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Officials last week revealed that the U.S. contribution to ITER could cost $3.9 billion by 2034—roughly four times the...
An experimental hepatitis B drug that looked safe in animal trials tragically killed five of 15 patients in 1993. Now,...
Using the two high-quality genomes that exist for Neandertals and Denisovans, researchers find clues to gene activity...
A new report from the Intergovernmental Panel on Climate Change (IPCC) concludes that humanity has done little to slow...
Astronomers have discovered an Earth-sized planet in the habitable zone of a red dwarf—a star cooler than the sun—500...
Three years ago, Jennifer Francis of Rutgers University proposed that a warming Arctic was altering the behavior of the...
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A Flawed Flu Papers Process?
13 April 2012 4:26 pm
Last month, one-third of the members of the U.S. National Science Advisory Board for Biosecurity (NSABB) disagreed with the group's recommendation to publish in full two studies that describe how to make the bird flu virus transmissible in mammals. Now one of the six dissenters, influenza epidemiologist Michael Osterholm of the University of Minnesota, Twin Cities, has written a sharp critique of the meeting that led to the decision. In a letter sent yesterday to Amy Patterson, an official at the U.S. National Institutes of Health whose office oversees NSABB, Osterholm charged that the meeting was "designed to produce the outcome that occurred."
Osterholm and the other dissenters in particular had strong concerns about a study led by Ron Fouchier of the Erasmus MC in Rotterdam, the Netherlands, which is under review at Science. Osterholm's seven-page letter, obtained by Science, recounts many arguments he has made publicly before about the need to redact details of the Fouchier group's experiments in ferrets, a model used to study how influenza viruses behave in humans. But Osterholm's letter adds new scientific detail to his concerns and also spells out why he believes the meeting set a bad precedent for future NSABB deliberations. "While I don't suggest that there was a sinister motive by the [U.S. government] with regard to either the agenda or invited speakers, I believe there was a bias toward finding a solution that was a lot less about a robust science- and policy-based risk-benefit analysis and more about how to get us out of this difficult situation," wrote Osterholm.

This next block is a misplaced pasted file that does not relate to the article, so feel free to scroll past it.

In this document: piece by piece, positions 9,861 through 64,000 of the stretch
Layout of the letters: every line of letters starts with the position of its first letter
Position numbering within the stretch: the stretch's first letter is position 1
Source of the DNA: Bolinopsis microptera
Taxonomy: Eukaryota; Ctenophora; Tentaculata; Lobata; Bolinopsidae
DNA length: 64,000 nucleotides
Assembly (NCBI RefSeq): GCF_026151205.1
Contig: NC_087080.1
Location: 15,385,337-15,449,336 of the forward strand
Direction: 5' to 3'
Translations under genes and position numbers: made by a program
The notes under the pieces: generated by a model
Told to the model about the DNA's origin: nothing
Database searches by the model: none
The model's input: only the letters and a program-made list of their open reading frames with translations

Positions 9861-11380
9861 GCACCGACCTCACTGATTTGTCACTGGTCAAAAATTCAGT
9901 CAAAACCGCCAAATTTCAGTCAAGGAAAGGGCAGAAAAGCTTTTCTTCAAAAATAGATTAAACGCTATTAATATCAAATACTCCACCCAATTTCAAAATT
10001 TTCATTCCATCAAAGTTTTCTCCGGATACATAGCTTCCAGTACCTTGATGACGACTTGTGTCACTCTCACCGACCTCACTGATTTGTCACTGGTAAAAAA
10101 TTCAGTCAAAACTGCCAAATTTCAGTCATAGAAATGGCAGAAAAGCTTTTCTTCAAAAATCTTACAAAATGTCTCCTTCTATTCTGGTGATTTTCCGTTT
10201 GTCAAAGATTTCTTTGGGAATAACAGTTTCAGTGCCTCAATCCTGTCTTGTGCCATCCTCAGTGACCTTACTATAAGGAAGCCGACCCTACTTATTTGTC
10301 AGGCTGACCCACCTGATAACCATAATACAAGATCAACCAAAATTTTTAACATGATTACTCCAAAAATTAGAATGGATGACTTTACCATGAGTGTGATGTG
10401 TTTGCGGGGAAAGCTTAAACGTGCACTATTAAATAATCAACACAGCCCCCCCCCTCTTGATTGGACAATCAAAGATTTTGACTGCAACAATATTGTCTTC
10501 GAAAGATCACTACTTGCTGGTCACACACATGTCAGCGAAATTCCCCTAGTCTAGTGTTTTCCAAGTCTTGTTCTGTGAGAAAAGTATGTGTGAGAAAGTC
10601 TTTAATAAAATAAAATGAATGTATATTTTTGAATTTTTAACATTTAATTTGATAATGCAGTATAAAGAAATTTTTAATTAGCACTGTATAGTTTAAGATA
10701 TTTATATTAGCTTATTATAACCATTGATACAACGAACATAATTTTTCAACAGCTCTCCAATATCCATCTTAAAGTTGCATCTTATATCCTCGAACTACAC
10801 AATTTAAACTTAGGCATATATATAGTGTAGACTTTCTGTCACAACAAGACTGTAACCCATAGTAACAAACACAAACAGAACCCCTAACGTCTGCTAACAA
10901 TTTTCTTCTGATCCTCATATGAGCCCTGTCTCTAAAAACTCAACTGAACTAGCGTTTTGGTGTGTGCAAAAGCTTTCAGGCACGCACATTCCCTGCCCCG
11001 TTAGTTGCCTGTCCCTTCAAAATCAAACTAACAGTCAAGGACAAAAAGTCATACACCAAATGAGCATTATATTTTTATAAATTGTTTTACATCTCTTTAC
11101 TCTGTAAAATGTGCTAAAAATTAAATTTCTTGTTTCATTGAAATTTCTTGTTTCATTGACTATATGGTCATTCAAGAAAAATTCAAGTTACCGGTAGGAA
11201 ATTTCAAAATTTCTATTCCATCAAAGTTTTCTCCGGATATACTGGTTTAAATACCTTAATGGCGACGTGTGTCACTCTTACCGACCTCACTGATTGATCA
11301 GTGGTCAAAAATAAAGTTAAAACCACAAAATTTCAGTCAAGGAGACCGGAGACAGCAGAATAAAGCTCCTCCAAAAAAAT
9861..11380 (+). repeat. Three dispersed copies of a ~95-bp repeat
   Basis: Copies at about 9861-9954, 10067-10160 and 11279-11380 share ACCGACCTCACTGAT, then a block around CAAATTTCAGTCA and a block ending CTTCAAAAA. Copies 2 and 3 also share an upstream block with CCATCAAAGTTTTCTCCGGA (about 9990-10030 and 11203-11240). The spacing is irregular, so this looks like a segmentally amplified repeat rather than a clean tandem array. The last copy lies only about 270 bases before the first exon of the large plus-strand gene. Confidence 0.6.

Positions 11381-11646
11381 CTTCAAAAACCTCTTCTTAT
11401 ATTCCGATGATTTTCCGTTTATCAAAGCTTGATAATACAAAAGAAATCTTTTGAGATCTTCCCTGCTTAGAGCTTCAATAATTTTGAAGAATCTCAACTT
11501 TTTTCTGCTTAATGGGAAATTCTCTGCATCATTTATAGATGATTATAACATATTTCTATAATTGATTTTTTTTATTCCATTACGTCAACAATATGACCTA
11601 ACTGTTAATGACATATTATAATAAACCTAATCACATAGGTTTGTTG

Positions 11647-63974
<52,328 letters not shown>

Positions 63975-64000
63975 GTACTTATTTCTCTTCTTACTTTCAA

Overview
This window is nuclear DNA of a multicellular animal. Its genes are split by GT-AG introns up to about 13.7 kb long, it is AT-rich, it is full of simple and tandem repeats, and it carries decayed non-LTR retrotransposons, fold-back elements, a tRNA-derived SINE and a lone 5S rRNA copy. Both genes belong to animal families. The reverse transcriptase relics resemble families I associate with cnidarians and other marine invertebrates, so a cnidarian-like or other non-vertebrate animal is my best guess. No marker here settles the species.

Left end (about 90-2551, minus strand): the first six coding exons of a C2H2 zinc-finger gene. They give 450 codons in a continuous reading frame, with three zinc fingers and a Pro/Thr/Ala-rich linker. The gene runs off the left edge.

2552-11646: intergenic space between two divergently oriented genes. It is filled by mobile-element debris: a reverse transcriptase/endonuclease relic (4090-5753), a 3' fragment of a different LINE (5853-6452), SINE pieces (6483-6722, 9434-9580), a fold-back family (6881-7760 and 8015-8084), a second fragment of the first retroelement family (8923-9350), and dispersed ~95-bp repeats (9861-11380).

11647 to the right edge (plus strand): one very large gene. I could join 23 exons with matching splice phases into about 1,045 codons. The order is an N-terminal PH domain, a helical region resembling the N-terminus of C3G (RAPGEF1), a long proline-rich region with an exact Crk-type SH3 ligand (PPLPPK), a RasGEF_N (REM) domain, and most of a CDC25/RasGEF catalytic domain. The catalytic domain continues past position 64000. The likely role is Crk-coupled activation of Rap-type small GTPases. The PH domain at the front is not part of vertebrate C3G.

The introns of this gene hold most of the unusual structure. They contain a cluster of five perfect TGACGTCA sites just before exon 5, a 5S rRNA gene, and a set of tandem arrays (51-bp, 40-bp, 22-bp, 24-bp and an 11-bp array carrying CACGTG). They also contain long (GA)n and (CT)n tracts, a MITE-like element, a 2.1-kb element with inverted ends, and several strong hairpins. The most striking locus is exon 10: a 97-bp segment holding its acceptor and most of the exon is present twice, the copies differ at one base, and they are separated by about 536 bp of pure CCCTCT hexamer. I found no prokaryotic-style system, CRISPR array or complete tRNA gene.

On the scientific front, Osterholm revealed that Fouchier has new data, which is not in his current manuscript, that makes it even simpler for others to create a mutant version of the H5N1 avian influenza virus that transmits in ferrets. He contends that attempts to publish this work will raise all the same issues that the group wrestled with for the past 6 months, and he predicts that paper "will prove to be the straw that breaks the camel's back." The current NSABB decision, he complained, "just kicked the can down the road to the next manuscript."
The 2-day meeting itself, Osterholm argues, did not offer an "objective review provided by a disinterested subject matter expert" about the ease with which groups with bad intentions could learn how to engineer an H5N1 that transmits in humans. The experts at the meeting who did address these scientific issues, charges Osterholm, "have a real conflict of interest in that their laboratories are involved in this same type of work and the results of our deliberations directly affect them, too." He called a briefing that NSABB members received from intelligence experts "one of [the] most incomplete and, dare I say, useless classified security briefings I've ever attended."
Susan Ehrlich, a retired judge and NSABB member who also voted against publishing Fouchier's manuscript in full, says Osterholm's letter "thoughtfully presents very valid points, ones that warrant further and serious discussion."
Osterholm's letter is available in full.